We look to our leaders for purpose and direction, we look to those with responsibility for inspiration and motivation, and we crave inclusion in something bigger than ourselves.
It’s why we get so disappointed when we witness such poor actions from parliamentarians in Canberra and why we find hope in organisations like NSW State Emergency Service.
Everyone at NSW SES has a leadership role, I know because I witness it week in and week out.
Whether it’s during training, when we’re helping you in storms or when we’re responding to road crashes, every single one of our members is providing leadership to our community and within our own ranks.
I notice it in our meetings when we’re briefed on safety, when we’re performing preparedness tasks on our vehicles and everyone is lending a hand, and when we’re debriefing after a tough job and your team really cares about your welfare.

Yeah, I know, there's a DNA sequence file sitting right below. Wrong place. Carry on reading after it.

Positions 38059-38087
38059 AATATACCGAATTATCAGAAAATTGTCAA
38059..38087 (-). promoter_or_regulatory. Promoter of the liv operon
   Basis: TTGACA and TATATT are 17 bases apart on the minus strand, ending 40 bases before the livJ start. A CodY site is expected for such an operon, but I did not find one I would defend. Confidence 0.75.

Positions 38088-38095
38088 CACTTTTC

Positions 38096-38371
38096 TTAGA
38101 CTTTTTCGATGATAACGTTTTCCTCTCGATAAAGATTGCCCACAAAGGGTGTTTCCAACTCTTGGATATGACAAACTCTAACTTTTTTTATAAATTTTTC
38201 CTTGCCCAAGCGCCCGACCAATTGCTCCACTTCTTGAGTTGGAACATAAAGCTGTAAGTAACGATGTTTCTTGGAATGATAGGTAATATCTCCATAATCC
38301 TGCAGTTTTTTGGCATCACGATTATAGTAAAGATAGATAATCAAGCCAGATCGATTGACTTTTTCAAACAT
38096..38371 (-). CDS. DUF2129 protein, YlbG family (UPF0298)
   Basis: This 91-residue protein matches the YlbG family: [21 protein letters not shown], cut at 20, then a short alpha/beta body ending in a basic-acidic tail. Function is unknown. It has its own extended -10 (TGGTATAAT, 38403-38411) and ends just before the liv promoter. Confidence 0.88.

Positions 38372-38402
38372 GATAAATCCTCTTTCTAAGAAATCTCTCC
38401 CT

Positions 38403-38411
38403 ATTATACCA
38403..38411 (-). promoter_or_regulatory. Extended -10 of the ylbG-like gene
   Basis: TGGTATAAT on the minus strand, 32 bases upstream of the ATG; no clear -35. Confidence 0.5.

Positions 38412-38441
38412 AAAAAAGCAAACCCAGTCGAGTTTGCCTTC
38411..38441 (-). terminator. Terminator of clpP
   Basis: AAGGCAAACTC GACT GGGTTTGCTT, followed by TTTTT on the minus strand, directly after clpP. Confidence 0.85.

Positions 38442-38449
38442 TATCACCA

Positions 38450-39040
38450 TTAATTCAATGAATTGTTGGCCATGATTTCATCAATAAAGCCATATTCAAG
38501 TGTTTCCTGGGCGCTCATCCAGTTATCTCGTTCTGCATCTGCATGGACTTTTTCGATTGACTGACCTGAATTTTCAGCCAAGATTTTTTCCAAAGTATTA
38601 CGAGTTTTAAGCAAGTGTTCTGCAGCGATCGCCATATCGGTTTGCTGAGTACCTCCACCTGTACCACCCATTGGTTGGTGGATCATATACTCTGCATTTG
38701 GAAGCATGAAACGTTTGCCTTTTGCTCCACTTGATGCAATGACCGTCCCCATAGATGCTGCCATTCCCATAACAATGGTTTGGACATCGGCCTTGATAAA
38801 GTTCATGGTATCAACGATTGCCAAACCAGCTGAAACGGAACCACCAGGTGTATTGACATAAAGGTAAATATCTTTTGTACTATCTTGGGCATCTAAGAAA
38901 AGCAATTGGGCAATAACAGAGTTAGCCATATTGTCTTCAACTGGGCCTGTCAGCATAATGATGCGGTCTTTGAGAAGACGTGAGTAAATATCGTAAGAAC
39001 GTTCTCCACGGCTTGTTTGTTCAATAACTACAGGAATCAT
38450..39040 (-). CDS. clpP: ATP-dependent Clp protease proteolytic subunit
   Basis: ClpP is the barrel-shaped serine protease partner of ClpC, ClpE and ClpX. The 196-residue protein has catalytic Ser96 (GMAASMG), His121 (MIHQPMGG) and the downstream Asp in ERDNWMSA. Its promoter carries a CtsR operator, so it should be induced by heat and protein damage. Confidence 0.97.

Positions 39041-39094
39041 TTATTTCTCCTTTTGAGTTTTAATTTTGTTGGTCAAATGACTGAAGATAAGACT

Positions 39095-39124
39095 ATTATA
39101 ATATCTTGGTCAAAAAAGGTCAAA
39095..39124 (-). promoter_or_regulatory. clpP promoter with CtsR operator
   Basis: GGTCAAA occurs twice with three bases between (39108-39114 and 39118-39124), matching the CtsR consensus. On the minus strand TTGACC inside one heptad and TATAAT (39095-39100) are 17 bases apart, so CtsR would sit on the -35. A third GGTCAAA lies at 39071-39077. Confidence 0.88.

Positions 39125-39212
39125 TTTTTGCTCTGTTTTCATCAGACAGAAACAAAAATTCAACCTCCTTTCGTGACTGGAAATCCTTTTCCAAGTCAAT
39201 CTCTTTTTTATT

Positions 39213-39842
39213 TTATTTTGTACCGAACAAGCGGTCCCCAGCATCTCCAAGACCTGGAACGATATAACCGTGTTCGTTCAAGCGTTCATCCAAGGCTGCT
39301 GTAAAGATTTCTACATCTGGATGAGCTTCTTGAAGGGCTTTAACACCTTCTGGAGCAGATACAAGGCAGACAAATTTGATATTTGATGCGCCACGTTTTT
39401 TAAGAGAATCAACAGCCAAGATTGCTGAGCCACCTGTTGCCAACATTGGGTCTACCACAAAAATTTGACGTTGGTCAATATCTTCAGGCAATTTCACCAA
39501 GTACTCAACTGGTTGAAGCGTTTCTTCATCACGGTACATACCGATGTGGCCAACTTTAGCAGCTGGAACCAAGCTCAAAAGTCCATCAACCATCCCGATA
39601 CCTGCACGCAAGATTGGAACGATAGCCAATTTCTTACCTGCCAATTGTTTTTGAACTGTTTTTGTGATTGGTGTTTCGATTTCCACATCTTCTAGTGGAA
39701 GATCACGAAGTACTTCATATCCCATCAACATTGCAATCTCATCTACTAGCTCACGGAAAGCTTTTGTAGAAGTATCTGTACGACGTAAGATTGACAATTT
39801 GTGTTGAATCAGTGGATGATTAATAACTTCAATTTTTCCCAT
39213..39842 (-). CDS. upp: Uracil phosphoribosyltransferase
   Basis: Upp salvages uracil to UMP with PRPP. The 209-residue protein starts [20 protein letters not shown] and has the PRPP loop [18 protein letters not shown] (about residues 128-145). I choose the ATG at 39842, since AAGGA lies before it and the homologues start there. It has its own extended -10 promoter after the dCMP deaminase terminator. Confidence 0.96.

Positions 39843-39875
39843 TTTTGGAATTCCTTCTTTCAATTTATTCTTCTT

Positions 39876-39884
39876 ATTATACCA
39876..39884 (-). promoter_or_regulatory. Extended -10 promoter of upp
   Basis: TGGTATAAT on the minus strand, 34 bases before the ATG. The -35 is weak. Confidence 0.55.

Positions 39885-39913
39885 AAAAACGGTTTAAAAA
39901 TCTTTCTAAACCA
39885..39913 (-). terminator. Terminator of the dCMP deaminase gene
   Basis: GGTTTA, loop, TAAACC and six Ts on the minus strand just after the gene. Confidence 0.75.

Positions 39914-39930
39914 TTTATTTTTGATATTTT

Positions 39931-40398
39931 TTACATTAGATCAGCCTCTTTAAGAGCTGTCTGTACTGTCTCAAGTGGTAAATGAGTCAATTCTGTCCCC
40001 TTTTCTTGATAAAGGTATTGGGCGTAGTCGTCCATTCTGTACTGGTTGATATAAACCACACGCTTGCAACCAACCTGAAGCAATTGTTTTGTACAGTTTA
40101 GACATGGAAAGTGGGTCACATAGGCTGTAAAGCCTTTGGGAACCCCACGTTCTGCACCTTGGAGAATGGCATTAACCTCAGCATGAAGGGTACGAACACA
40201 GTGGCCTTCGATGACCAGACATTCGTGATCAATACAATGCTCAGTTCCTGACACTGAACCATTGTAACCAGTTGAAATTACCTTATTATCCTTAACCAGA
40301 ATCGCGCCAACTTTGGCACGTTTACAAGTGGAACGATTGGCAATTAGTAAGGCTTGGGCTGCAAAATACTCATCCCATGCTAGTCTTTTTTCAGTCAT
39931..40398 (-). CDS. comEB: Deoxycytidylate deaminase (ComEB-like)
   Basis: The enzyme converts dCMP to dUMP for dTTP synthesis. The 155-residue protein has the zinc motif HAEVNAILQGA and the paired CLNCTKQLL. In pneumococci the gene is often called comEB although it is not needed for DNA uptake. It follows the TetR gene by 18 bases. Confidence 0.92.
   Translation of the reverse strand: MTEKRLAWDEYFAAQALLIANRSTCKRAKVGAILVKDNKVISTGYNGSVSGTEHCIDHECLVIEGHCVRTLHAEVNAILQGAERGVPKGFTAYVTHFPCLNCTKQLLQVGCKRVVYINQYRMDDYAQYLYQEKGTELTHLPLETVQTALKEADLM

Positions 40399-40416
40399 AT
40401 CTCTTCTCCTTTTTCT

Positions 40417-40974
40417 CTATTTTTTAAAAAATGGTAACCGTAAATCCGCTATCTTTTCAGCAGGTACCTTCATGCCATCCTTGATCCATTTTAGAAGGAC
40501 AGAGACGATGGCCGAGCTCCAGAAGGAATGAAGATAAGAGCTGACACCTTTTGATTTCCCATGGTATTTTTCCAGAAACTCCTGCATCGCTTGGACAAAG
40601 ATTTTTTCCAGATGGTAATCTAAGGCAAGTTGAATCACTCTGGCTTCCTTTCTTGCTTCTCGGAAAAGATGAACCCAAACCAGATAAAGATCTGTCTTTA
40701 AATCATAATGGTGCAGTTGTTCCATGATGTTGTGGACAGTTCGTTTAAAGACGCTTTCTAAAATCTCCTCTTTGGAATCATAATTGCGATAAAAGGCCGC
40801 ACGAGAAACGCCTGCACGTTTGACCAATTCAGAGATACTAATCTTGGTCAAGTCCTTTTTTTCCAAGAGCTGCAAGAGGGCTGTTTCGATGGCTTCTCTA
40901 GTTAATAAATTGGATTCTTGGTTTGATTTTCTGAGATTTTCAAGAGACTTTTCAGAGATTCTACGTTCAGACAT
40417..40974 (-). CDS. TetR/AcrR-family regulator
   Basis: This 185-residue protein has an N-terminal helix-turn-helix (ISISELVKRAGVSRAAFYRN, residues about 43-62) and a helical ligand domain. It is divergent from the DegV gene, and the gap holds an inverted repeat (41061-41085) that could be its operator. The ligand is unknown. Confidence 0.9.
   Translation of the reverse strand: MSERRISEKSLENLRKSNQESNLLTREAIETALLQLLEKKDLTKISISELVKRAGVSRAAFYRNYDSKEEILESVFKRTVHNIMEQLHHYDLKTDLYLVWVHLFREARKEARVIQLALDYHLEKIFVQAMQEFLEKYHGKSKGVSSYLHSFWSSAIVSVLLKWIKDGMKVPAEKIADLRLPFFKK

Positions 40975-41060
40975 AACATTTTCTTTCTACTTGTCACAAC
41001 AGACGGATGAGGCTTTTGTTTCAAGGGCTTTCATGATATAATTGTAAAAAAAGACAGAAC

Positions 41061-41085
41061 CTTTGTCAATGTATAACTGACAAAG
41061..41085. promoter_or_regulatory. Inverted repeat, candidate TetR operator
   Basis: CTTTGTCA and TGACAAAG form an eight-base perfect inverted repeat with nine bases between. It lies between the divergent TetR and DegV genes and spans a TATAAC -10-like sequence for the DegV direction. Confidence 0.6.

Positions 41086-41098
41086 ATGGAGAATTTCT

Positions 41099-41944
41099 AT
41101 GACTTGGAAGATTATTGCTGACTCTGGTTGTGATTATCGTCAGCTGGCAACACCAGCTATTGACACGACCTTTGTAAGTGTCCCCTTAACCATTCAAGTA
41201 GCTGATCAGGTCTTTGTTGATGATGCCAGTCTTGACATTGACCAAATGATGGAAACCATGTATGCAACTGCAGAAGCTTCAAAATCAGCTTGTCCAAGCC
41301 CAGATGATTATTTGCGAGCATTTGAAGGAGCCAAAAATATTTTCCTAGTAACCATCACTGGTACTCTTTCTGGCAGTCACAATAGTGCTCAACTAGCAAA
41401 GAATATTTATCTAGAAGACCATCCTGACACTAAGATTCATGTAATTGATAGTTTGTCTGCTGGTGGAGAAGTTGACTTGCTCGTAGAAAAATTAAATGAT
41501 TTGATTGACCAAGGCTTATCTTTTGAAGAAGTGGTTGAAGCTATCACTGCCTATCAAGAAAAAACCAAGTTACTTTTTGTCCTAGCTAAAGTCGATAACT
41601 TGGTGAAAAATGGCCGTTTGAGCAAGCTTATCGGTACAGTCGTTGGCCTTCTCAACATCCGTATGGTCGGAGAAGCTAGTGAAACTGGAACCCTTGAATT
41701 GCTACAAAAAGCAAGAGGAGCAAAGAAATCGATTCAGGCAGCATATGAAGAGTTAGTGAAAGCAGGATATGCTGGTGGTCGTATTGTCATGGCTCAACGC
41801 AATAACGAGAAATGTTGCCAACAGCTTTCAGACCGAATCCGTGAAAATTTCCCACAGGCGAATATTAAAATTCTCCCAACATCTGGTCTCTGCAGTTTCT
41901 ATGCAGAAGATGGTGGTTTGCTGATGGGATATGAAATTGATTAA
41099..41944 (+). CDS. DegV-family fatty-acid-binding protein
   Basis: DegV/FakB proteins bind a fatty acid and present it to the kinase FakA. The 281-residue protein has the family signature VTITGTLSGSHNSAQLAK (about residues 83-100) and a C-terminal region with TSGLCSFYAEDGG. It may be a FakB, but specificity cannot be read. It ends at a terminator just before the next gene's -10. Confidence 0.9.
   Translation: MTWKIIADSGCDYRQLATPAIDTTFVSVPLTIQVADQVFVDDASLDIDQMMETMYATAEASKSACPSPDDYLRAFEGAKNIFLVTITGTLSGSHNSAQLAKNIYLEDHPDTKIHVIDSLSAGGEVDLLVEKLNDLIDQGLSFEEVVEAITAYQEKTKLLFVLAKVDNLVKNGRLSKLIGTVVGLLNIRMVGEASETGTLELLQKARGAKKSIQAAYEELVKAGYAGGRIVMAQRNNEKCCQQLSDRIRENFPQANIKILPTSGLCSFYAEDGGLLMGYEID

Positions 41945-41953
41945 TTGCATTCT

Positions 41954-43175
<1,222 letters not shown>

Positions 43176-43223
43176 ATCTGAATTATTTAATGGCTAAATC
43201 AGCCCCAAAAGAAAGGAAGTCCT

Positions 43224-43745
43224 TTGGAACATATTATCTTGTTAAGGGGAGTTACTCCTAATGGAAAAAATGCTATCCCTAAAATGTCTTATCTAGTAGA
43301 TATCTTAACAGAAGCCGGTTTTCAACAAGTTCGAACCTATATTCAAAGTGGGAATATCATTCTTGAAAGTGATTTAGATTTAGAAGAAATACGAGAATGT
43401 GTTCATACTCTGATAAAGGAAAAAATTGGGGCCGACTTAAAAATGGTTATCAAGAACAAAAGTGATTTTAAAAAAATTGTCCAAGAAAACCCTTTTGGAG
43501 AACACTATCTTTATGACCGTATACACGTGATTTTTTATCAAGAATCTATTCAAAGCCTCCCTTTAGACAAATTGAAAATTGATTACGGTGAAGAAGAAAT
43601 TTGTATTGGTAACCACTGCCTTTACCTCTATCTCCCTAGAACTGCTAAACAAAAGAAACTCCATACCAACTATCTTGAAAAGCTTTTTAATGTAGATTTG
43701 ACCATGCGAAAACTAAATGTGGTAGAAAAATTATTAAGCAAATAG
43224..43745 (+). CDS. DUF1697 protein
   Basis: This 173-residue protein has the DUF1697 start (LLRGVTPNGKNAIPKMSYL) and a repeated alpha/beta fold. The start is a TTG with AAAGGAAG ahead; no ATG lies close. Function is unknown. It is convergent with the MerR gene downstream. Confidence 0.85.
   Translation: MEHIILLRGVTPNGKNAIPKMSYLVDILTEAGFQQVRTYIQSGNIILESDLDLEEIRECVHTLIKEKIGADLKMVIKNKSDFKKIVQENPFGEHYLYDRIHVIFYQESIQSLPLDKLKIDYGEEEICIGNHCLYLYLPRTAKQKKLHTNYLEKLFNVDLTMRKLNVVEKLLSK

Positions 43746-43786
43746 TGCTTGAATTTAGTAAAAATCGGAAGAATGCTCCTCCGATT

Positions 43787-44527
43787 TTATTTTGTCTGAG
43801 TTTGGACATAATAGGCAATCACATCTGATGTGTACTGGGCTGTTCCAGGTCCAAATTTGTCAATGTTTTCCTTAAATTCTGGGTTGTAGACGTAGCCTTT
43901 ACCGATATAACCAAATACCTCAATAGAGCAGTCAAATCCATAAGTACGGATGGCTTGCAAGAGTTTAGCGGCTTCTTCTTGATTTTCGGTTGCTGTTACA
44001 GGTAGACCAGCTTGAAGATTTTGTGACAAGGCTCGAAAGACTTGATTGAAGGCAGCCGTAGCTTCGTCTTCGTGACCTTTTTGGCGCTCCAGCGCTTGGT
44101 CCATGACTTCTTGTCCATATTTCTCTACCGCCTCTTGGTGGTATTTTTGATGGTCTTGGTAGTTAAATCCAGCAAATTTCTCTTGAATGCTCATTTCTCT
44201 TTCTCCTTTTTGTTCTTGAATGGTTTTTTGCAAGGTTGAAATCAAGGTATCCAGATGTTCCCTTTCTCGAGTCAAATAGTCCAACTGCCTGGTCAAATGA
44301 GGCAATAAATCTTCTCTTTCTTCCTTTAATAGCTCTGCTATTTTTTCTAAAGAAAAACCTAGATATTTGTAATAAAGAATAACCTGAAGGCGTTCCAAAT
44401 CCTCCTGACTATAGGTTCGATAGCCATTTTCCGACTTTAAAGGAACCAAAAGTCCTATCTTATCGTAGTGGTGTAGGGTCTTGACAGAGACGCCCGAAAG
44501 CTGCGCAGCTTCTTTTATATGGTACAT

I know SES is full of leaders, even though it’s often unspoken, but you just know that a task will be completed because individuals care enough and are willing to contribute despite difficulty or misgiving.
We can trust that SES is full of leaders, it mightn’t be said, but it’s always at forefront of mind.
You can tell because ordinary people are willing to share a burden much too heavy for most and give their personal time freely and without expectation of reward.
Leadership at SES is never forgotten because it’s about trust, accountability and respect.
Respect for your fellow volunteers, for community and for the roundel.
It is professionalism and integrity we display to, and with our rank, and about the safety we entrust when providing our service.
In SES we know that leadership is more than just a position it’s who we are.
If only our parliamentarians were the same.